“Man is the supreme Talisman. Lack of a proper education hath, however, deprived him of that which he doth inherently possess….Regard man as a mine rich in gems of inestimable value. Education can, alone, cause it to reveal its treasures, and enable mankind to benefit therefrom.” Baha’u’llah

This last one is the touchstone of my life. “The root cause of wrongdoing is ignorance.” We need to KNOW BETTER, and help everyone — but especially the young, and those who raise them — to recognize these “hidden gems” that are inside us, and help them to be discovered, polished, and displayed. EDUCATION IS EVERYTHING.

 

Early this morning I walked long as snow built up on the trees, and it occurred to me that my bride (a dancer, a skier, a lover of movement and stretching and fitness and did I mention MOVEMENT? — came up with NINE WAYS TO LIVE LIFE BETTER and not one of them was EXERCISE. (Or even avocadoes.) Our spirits tend to get lifted by the gym workout, the brisk walk, the game of footie or even hacky-sack at lunchtime. So that was a miss, and no doubt you can come up with other “spiritual hacks” that have worked (or could) for YOU.

These things WORK! Let’s not fool ourselves into thinking any of this will be easy, but it’s not string theory! Every guru reminds us: “Step by step. Little by little. Day by day…” Thanks for paying attention!

Letter To a Young Writing Coach

[4-minute read]

Armed, but not sufficiently dangerous.

Dear S.:

I’m a coach myself — basketball, mainly — and I taught writing forever. I’m a chalk- and red-ink-stained wretch, so despite my bride’s entreaties, and the general on-line encouragement I’ve gotten from you, I still don’t want a writing coach. Stubborn? Maybe. I persist in wanting to lift myself by my own bootstraps; mind you, the physics of that is still mysterious to me. After quite a few years of not exactly setting the WordWorld on fire, I still want one of two outcomes: slay this ridiculous dragon of vaguely literary desire, or find a way to harness the sucker all by myself. That doesn’t mean I don’t look for inspiration, tools and writing-my-way-out-of-the-wilderness tips, though.
Mostly because of a suggestion from Margaret Atwood — via her Twitter account, that is — I follow Chuck Wendig and his fiery, rude and funny advice to his on-line band of fellow “pen-monkeys”. That’s also how I wound up lurking near Story is a State of Mind. (Your gentle, organic counsel makes for a very interesting counterpoint to his, as far as voices in a struggling writer’s ear go!) I’ve subscribed to your daily writer’s prompts for months. Never used ’em, and yup, I sometimes rolled my eyes. (“Write about the taste of rain.” Yeah, right.) Hey, listen: I know what you’re pushing me to do. I was a writing teacher in small-town high schools for years, and I, too, gave eye-rollingly absurd suggestions as Journal Topics for the Day: break OUT, guys, try stuff, just get your pen going and then you can go wherever you (or IT) want(s)… The taste of rain wouldn’t have gotten me anywhere with tenth-graders.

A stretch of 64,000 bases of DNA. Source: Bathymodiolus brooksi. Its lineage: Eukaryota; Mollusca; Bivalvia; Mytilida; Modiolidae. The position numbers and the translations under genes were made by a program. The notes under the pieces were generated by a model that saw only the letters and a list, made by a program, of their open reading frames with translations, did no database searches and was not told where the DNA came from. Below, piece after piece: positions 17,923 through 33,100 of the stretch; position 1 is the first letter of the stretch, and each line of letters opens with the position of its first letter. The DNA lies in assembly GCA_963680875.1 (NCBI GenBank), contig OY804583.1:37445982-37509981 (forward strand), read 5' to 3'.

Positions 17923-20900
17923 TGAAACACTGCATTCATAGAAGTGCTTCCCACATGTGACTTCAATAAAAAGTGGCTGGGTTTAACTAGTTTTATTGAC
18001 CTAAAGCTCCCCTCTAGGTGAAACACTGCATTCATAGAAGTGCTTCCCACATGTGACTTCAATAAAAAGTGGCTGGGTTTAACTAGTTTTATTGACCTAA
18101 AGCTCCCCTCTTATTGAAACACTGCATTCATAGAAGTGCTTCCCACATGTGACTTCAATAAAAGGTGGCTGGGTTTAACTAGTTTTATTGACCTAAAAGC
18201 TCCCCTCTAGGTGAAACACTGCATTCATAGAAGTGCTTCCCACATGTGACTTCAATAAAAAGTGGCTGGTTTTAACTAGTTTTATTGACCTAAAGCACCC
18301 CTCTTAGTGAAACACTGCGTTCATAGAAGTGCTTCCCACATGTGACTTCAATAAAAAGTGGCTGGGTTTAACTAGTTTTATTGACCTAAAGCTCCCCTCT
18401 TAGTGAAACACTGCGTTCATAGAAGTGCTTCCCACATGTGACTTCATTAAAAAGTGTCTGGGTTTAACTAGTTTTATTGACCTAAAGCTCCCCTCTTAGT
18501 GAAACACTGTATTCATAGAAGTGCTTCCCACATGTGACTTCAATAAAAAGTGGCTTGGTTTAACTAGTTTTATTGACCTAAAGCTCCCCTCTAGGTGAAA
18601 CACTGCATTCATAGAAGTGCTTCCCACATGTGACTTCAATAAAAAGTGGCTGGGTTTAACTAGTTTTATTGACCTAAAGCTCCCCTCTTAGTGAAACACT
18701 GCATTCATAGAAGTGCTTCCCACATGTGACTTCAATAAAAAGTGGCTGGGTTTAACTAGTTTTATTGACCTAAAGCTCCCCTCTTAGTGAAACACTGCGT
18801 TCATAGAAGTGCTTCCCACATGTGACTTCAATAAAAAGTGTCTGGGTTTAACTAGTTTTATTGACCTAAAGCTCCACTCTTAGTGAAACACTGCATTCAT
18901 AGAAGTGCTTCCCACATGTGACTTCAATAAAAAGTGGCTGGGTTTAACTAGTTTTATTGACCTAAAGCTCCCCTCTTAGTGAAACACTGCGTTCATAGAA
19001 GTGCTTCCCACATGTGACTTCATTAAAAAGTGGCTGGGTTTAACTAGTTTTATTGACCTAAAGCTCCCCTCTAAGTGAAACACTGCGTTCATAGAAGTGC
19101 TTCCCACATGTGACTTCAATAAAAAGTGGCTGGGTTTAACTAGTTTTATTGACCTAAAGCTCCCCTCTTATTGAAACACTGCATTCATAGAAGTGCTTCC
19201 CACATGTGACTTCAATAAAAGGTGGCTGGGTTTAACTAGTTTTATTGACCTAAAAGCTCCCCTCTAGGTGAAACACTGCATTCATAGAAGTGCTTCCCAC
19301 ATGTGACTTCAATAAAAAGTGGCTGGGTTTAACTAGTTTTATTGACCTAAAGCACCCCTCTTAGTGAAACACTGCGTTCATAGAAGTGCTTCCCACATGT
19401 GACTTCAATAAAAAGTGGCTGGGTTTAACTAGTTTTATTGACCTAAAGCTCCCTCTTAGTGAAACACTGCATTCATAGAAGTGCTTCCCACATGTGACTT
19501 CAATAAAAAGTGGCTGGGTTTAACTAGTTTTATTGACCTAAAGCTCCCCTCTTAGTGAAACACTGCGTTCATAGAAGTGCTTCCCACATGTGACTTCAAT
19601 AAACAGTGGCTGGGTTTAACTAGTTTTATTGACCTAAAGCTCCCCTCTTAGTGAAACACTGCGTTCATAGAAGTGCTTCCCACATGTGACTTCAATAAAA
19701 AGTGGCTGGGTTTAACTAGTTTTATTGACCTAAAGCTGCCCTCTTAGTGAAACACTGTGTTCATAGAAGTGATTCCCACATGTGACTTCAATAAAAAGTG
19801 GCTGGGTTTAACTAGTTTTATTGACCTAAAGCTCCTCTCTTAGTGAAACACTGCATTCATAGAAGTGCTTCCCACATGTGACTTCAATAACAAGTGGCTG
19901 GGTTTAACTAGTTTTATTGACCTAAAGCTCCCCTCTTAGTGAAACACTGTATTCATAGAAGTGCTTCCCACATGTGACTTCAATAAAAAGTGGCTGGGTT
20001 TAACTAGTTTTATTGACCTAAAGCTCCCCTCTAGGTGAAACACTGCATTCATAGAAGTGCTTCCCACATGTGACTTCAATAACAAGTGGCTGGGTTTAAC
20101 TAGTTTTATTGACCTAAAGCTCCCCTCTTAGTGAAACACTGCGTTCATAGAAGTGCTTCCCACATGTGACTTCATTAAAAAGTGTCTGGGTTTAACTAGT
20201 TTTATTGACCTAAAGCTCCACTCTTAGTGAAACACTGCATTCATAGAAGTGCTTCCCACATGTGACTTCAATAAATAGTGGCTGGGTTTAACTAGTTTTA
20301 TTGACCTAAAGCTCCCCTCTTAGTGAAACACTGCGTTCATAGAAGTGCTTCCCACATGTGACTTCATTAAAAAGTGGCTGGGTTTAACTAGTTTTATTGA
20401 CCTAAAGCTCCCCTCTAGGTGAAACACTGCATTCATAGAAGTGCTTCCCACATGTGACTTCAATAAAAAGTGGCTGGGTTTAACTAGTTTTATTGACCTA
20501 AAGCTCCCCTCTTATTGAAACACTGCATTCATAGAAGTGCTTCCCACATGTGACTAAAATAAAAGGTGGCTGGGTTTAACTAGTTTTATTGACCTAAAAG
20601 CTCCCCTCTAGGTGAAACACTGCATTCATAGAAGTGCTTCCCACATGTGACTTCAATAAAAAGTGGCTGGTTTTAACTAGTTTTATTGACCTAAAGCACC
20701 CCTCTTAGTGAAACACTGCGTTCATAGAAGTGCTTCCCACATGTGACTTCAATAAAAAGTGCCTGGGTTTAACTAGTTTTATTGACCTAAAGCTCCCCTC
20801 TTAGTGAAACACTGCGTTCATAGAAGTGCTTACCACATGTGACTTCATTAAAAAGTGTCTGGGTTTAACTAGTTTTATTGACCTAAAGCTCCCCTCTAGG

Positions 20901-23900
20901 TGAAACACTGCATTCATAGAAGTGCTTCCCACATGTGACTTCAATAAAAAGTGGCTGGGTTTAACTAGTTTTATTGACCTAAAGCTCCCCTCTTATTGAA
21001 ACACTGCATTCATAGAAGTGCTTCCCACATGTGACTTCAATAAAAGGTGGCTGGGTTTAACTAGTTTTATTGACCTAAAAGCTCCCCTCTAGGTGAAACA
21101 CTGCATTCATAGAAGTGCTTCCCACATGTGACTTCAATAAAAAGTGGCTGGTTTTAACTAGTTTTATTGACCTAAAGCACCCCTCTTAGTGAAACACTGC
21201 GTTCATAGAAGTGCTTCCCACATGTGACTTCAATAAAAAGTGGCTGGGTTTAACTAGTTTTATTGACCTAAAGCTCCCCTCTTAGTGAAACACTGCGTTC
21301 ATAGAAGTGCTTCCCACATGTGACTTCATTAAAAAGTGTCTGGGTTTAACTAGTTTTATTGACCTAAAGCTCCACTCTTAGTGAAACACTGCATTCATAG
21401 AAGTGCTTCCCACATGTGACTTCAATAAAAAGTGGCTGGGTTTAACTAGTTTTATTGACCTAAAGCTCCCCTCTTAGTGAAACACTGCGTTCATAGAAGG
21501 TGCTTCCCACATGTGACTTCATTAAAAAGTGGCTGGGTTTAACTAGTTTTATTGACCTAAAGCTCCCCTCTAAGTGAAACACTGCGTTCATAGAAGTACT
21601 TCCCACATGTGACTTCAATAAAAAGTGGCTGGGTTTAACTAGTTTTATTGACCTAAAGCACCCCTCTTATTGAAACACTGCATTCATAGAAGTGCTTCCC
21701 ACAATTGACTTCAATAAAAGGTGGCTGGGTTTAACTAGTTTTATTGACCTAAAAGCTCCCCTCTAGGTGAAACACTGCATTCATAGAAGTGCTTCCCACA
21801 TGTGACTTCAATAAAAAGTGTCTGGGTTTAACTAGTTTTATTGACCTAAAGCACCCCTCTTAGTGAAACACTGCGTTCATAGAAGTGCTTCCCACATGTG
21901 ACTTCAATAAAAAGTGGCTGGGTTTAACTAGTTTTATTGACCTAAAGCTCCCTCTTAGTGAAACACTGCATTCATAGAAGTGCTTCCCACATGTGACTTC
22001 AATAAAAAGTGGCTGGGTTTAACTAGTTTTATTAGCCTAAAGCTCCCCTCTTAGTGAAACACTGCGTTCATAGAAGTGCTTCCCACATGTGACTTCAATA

I’ve been dry for a while, but I’m back in the saddle. Hit a big birthday, saved up for it by giving myself licence to NOT write ’til the day came, which siphoned a full tank of frustration out of the top half of August. (Good for me.) Since my birthday crepes, I’ve been trying to act more like a pro, showing up at the desk, grinding. Bird by bird, buddy. (I’m sure you get that reference.¹) I’m also a big fan of Steven Pressfield’s War of Art, and yesterday began re-re-re-rereading it with some dear ones. Three of us, at least, clearly aspire to Writingness and can hear the clock tsk, tsk, tsk-ing away. And yes, I’m on a two-week roll, which is lovely, and to get to the point, I’ve finally started using your prompts, blue pen in my own Journal. (And I did write about the taste of rain. Got down some nasty/good stuff I liked and might use, among the blathering. I got going.)

Continue Reading >>

A Girl Just Like the Girl

This is a small love letter to the woman I woke up with this Mother’s Day morning. She’d been groaning, sneezing and muttering semi-coherently for a couple of achy days, but today she just feels a little crappy. Her 12-year-old son was a little off this morning, too, after a late-night binge of Marvel comic heroes, and managed to soil his hand-crafted M-D artwork with a surly Well, I gave you a card, didn’t I? His father, disgruntled at the attitude, had to nonetheless admit that he hadn’t come up with even the card. It’s all that my girl really wants on this (and her birth) day.

I knew when I married her that she was eager to be a mother, but I hadn’t known how good she’d be at it. She’s a woman of quicksilver emotions, a ResultsMaker, and when we finally decided it was time to face the reality of my single-dad situation, her first meeting with my three sons was a sit-com disaster without the laugh-track. (Well, I did chuckle ruefully, resignedly, when I thought, after months of sweet, scary and resuscitating courtship, Well, this just isn’t going to work at ALL.)

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Action de Grace

In English, we call it Thanksgiving. (In Canada, it’s generally the second Monday in October. Hope yours was happy. My American friends will have to wait a while for their gobble-fest, but maybe this will give you some early appetite for thinking.)

ThanksGIVING. Give thanks and then give whatever else you can. I like that the word action appears in the French name of this wonderful excuse for a long weekend, and so I made it my title. This is clearly my favourite generally celebrated holiday of the year. (Nothing beats Naw-Ruz.) It’s all about the verbs. It’s all about gratitude being something that we actively DO, and not only feel.